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Suppose I have data from a questionnaire. The questionnaire contained eight items, of which the first four comprise one scale, the second four another scale. My data now looks like this:

dat:
            | scale.1                     | scale.2
participant | item.1 item.2 item.3 item.4 | item.5 item.6 item.7 item.8
1           | 3      7      1      2      | 2      3      6      4
2           | 2      2      5      2      | 8      9      7      6
...

How do I calculate Cronbach’s alpha for this questionnaire as a whole and each individual scale?

When I calculate alpha for scale.1, do I calculate it as if the items comprising scale.2 did not exist ? Like this:

library(psy)
cronbach(data.frame(dat$item.1, dat$item.2, dat$item.3, dat$item.4))

Or is there some (better? correct?) way where I input the whole dataframe into a function, tell it which columns belong to which scale, and I get internal consistencies that considers the scales in the context of the whole questionnaire? scoreItems from the psych package seems to do something like this, but I'm too stupid to make sense of the manual.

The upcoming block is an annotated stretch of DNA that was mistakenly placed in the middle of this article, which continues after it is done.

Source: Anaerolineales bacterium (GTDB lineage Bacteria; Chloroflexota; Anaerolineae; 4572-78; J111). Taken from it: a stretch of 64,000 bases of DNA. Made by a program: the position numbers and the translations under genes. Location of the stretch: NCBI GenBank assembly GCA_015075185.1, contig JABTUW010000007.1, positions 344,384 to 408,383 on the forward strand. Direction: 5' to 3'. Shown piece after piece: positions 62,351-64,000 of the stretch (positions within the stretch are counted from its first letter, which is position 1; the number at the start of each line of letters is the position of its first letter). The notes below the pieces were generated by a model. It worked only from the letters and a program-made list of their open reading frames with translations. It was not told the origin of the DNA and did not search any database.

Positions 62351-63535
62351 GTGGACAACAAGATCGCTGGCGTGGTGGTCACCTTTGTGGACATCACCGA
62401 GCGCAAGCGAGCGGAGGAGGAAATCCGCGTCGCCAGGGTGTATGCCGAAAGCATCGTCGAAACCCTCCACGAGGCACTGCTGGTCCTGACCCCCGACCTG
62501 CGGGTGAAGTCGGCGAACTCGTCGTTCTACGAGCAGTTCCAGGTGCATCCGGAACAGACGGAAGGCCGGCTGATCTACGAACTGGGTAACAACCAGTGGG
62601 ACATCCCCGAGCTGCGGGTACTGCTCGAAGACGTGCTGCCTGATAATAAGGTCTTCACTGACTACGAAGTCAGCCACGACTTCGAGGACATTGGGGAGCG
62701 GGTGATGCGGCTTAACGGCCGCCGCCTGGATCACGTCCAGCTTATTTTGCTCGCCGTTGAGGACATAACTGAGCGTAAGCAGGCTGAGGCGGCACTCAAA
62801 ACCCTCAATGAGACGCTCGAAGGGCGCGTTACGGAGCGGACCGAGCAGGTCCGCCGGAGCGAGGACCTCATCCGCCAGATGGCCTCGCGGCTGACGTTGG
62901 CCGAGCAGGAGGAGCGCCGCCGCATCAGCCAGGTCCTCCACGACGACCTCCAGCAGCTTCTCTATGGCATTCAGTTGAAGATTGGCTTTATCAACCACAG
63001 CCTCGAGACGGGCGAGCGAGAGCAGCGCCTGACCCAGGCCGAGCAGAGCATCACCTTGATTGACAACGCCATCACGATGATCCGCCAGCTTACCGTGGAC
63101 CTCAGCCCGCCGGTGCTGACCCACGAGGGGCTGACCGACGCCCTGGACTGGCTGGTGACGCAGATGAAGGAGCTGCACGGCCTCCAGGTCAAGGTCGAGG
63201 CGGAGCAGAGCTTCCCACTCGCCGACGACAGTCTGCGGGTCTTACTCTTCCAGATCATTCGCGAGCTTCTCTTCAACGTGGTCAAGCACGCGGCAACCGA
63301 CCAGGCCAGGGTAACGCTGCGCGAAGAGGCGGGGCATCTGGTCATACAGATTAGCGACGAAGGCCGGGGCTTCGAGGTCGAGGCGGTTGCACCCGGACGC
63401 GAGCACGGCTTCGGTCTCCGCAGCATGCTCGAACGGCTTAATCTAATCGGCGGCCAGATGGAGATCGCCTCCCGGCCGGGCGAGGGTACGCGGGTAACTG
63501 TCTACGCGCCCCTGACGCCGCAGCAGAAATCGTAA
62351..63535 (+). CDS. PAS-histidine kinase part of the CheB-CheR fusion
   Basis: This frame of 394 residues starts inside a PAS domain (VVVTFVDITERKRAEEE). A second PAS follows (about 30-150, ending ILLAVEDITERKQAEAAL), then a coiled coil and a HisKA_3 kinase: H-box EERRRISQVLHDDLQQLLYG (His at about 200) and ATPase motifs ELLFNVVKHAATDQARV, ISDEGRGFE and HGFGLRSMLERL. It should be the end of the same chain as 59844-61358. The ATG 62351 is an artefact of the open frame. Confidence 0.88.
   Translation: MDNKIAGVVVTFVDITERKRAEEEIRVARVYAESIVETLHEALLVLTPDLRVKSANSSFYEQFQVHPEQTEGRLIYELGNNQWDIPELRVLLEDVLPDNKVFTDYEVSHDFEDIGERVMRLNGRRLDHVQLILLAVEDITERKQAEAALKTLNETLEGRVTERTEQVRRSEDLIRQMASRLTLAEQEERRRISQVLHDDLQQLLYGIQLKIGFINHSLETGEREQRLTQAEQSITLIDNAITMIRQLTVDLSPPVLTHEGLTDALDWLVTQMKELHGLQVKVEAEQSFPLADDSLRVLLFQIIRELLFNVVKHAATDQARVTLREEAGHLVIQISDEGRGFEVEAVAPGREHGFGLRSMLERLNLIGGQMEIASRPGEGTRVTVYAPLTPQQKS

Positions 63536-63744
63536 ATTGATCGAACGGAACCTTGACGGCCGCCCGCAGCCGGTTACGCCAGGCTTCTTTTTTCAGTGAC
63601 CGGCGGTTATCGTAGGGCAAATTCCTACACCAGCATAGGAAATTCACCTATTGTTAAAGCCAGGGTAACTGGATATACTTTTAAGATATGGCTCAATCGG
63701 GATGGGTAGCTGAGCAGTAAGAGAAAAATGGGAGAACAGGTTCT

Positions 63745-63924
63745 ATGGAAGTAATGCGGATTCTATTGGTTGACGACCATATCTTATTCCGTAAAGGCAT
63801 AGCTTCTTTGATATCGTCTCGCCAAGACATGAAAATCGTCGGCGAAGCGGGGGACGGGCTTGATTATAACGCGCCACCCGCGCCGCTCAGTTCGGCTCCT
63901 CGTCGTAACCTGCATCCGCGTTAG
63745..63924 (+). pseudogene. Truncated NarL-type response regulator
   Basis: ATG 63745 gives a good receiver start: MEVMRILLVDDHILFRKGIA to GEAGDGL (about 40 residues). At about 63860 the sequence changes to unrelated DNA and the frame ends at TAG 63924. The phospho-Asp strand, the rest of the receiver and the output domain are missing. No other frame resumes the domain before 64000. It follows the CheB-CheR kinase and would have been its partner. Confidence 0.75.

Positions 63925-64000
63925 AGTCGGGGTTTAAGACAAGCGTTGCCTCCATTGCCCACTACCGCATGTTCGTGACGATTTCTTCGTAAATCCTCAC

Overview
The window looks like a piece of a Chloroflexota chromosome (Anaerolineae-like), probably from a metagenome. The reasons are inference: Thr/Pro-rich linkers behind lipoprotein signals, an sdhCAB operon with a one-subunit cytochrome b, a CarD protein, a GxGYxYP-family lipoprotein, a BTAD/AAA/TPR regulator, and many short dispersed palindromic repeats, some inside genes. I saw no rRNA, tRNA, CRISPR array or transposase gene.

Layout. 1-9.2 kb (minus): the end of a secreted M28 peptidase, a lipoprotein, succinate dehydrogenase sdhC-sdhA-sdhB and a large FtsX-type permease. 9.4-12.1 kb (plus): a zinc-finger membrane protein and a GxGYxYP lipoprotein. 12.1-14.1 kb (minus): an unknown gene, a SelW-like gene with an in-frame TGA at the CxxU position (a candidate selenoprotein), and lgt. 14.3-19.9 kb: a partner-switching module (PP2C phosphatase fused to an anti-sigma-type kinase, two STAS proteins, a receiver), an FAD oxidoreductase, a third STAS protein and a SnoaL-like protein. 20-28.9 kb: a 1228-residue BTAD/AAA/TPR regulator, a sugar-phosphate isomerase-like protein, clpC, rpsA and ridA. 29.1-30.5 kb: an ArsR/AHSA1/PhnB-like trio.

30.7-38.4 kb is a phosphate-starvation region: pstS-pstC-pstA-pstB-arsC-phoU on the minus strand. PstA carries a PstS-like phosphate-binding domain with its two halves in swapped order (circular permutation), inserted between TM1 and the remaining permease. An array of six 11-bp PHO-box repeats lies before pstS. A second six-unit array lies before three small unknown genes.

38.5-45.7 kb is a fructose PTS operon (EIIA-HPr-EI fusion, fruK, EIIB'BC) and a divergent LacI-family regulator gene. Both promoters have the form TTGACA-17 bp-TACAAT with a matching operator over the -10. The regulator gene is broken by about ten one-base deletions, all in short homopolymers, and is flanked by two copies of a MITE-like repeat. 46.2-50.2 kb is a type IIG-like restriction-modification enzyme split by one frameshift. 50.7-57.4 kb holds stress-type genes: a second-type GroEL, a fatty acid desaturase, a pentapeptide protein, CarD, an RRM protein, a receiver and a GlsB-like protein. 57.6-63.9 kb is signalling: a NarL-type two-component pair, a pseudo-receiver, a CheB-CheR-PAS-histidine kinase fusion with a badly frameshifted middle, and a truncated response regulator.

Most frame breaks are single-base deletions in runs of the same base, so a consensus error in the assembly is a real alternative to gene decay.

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Cronbach's alpha is a measure of internal consistency of a scale. It makes sense to do it for scale 1 separately and for scale 2 separately but there seems no point in doing it for the whole questionnaire when there are supposed to be separate sub-scales.

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In addition to calculating two reliability or alpha coefficients (as @mdewey rightly suggested), you may also have a look at $\omega_h$ (hierarchical omega) and $\omega_h$ (omega total), which are very useful for "multidimensional" item sets. The first one is a measure of variability due to a general "g-factor", and the second one is a measure of variability due to both a general and group factors (scale.1 and scale.2 would be the group factors in your example). Definitely look at Revelle's sources for his psych package (e.g., http://personality-project.org/r/psych/HowTo/R_for_omega.pdf and Chapter 7.2.5 of his book on psychometric theory.

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